Huanglongbing (HLB), better known as citrus greening disease, is endemic in large parts of Asia and Africa and has now made an impact on the Americas. Since 2005, Texas has watched from afar as Florida struggled with citrus greening disease. We knew the devastation that this incurable tree disease could cause as it spreads very quickly, has a lengthy latency period and eventually kills the tree. The Texas citrus industry prepared as much as possible for this disease, but it was still a shock when the first tree was identified in San Juan, Texas with citrus greening disease on January 13, 2012. Citrus greening disease is an incurable citrus tree disease that is spread by a small insect, the Asian citrus psyllid (ACP). The only form of prevention for this disease is to treat against ACP. The industry and growers banded together to create an Area-Wide Management Program.
Prior to finding citrus greening in Texas, Industry leaders and the state of Texas recognized the potential for our industry to face this disease was very strong, given that ACP was already present in Texas. In 2009, The Texas Legislature, on the request from Industry leaders and growers alike, established a nonprofit corporation, The Texas Citrus Pest and Disease Management Corporation (TCPDMC). The statute gives the Commissioner of Agriculture the authority to recognize the Texas Citrus Pest and Disease Management Corporation to plan, carry out, and operate suppression programs to manage and control pests and diseases.
The mission of the Texas Citrus Pest and Disease Management Corporation, as declared in the Texas Agriculture Code §80.002, is to manage and control citrus pests and diseases in citrus plants in the state of Texas by planning, carrying-out and operating a suppression program while incorporating an area-wide, integrated pest management approach.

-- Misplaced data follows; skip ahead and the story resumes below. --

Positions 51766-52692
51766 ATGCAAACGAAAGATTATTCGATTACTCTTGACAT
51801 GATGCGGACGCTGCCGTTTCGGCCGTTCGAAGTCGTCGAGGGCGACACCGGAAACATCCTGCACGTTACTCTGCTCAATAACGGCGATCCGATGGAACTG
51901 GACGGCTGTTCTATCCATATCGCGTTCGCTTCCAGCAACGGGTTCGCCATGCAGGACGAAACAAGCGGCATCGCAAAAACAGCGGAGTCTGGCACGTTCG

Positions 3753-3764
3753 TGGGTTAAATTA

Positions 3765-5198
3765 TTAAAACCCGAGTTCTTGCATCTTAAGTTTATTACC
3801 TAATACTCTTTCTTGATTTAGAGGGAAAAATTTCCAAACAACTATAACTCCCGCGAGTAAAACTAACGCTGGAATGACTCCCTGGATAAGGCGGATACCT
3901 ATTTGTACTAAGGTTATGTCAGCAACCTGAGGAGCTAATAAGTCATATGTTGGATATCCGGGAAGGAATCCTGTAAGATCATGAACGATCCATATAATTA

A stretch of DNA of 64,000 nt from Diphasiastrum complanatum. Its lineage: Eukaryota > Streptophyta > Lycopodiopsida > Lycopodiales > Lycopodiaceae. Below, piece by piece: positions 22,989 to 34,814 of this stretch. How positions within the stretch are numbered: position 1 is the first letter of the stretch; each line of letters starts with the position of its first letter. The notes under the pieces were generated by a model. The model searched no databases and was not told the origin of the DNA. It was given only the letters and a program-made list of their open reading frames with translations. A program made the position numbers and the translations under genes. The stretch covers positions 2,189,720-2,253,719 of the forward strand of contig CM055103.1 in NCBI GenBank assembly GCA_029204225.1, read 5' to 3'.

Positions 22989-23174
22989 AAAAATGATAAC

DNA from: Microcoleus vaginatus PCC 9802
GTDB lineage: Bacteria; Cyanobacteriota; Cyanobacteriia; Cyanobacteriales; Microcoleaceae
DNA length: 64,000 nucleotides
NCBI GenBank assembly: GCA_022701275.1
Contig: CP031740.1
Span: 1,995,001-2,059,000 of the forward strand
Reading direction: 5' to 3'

On October 24, 2016, the Texas Department of Agriculture concluded a referendum pursuant to Texas Agriculture Code, Ch. 80, and Texas Administrative Code (TAC), Title 4, Ch. 27, Subchapter B, for the establishment of a citrus pest and disease management zone, a maximum annual assessment rate and a board of directors to be administered by the Texas Citrus Pest and Disease Management Corporation (The Corporation). On October 31, 2016, The Texas Department of Agriculture concluded that the referendum passed establishing the Lower Rio Grande Valley Pest Management Zone, a maximum assessment rate of $125 per acre as well as electing the board of directors which include: James Bettiga, R.L. Dreibelbis, Jud Flowers, Paul Heller, Jim Hoffman, Dennis Holbrook, Fred Karle, Steve Lievens, Jimmy Pawlik and Bruce Sutton.
The Texas Citrus Pest and Disease Management Corporation, Inc., a Texas nonprofit corporation, is now recognized by the Texas Department of Agriculture as the entity to plan, carry out, and operate suppression programs to manage and control pests and diseases, including the Asian citrus psyllid and citrus greening, in citrus plants in the state under the supervision of the department.